Stan Lee’s credits worked as a voucher system
In December 1962, when Stan Lee’s credit boxes took effect, Lee was already receiving the writing page rate. The credits for the very first story, “Prisoner of the 5th Dimension!” in Strange Tales #103 show Lee as the plotter, remarkable on a story that so obviously bears a Kirby plot.
It’s the beginning of a pattern: Lee is credited (and paid) for writing stories that come to him already written by Kirby. The credits worked as a voucher system in the absence of any other accounting records. Mark Evanier: 1
Marvel kept no records of this stuff. In fact, every time there’s a reprint fee due on FANTASTIC FOUR ANNUAL #5 — inked by Giacoia but credit to Sinnott — they pay Sinnott.
Lee disclosed his writing page rate when he was deposed in 2010: 2
STAN LEE: I received a salary which paid me as Editor and Art Director, but I got paid on a freelance basis for the stories that I wrote.
Q. And when you say you were paid on a freelance basis, how were you paid? On what basis?
STAN LEE: The same as every other writer. I was paid per page, so much money per page of script.
Barry Pearl reported on a visit to the home of Dick Ayers: 3
Dick told us how Stan called him one day and said, “I can’t think of a story for Sgt. Fury #23. We won’t have an issue unless you think of something!” A worried Dick could not sleep that night and kept Lindy awake too. They talked about story after story until, in the middle of the night, Lindy came up with the idea of the Howlers saving a nun and her young charges. Dick said, “Stan will never go for that, he wants nothing about religion… But I’ll ask him.” When Dick did, Stan said, “What a great idea, I’ll use it.” So they put together a terrific story. When Dick’s finished pages were shown to him, he saw the credits where he was only listed as artist. He went to Stan’s office and asked if he could also be listed as co-plotter. Stan yelled, “Since when did you developed an ego? Get out of here!”
The credit boxes had multiple facets. The public-facing side told the readers that Stan Lee gave credit to his collaborators. For many, this perception obscures the overwhelming evidence that Lee was misappropriating the pay of the “artists,” and Kirby and Ditko are cast as ingrates. The same credit boxes told the writer-artists that they were being denied credit; the writing credit was only for adding dialogue and captions. Stan Taylor: 4
I think that Stan’s singling out and praising the artists actually upset the artists, more than making them happy. Stan was quick to tell everyone how his artists not only pencilled, but plotted also, yet they knew they were only being paid for pencilling, and at a rate less than the competition, and getting nothing for plotting, while Stan was getting all the glory, and the big bucks for simply putting the finishing sheen on the artists stories. If it was me, I would get pretty mad about doing the work of one and a half people, while being paid less than the competitor paid just for pencilling, and then someone else takes the credit for my stories.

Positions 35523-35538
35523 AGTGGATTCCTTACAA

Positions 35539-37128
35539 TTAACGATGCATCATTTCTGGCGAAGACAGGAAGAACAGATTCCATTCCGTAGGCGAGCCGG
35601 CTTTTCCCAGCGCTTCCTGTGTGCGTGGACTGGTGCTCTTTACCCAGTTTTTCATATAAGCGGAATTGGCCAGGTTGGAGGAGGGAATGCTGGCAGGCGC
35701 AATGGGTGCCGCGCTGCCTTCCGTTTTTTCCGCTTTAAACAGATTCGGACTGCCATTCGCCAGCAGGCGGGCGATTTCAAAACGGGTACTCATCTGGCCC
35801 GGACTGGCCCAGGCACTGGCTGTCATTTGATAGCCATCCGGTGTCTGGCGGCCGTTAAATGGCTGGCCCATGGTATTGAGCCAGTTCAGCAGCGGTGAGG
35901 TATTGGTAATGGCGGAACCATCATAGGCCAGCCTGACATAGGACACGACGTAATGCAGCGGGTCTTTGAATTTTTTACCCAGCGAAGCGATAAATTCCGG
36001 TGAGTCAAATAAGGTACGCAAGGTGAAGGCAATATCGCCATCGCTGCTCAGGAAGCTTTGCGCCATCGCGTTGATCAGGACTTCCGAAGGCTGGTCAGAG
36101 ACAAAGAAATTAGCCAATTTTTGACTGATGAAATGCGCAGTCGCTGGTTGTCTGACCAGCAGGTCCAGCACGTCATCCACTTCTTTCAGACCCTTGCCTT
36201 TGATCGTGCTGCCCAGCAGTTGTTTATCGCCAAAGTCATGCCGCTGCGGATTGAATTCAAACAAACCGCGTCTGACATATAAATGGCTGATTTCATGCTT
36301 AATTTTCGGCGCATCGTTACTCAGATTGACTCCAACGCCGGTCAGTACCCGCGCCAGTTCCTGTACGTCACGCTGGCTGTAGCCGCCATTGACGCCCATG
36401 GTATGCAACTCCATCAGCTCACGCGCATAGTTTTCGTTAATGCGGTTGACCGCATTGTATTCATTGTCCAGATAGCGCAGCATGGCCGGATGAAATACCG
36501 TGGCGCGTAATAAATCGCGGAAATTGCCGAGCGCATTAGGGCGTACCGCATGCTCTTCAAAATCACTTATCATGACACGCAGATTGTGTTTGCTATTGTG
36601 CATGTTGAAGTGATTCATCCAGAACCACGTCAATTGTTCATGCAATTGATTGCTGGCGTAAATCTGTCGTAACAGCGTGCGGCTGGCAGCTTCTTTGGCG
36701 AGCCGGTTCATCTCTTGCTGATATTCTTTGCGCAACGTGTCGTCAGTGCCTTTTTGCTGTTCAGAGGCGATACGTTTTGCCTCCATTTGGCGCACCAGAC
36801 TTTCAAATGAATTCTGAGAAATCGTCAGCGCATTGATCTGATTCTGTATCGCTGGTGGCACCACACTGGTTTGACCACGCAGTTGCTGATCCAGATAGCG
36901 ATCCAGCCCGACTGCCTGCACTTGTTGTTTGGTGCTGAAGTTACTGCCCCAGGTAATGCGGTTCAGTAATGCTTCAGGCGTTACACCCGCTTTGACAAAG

Steve Ditko: 5
Lee started out early with his self-serving, self-claiming, self-gratifying style, of giving credit and then undercutting the giving by taking away or claiming most or all of the credit.
Martin Goodman was evidently under the impression that the plotting credit was part of writing. When this credit was granted, the accompanying page rate was deducted from the writing rate. To keep this from dividing his page rate, Lee concealed his arrangement by spinning it as the Marvel Method.
1982 [Eisner] 6
KIRBY: I’ll tell you from a professional point of view. I was writing them. I was drawing them.
EISNER: But you do not necessarily subscribe to the idea of someone else, regardless of who it is, putting balloons in on a completely penciled page. I have a prejudice on it but I want to get your opinion.
KIRBY: My opinion is this: Stan Lee wrote the credits. I never wrote the credits.
In early 1965, Ditko requested and received plotting credit on Spider-Man. Lee took the hit directly in the wallet, and stopped speaking to him: 7 “Stan Lee claimed (in Comic Book Marketplace, July 1998) that he gave me that ‘idea’ for that ‘famous’ Spider-man lifting sequence (issue #32). I responded (CBM Sept-Oct 1998) that he couldn’t have because he had chosen to stop communicating with me before issue #25 and that I alone was creating the story line and all panel ideas.”
Steve Ditko’s letter to Comic Book Marketplace: 8
In your Comic Book Marketplace #61, July 1998, page 45, Stan Lee talks about “…a very famous scene…” of the trapped Spider-man lifting heavy machinery over his head.
The drama of that sequence was first commented on and popularized by Gil Kane.
Stan says “I just mentioned the idea…I hadn’t thought of devoting that many pages to it…”
I was publicly credited as plotter only starting with issue #26. The lifting sequence is in issue #33.
The fact is we had no story or idea discussion about some Spider-man books even before issue #26 up to when I left the book.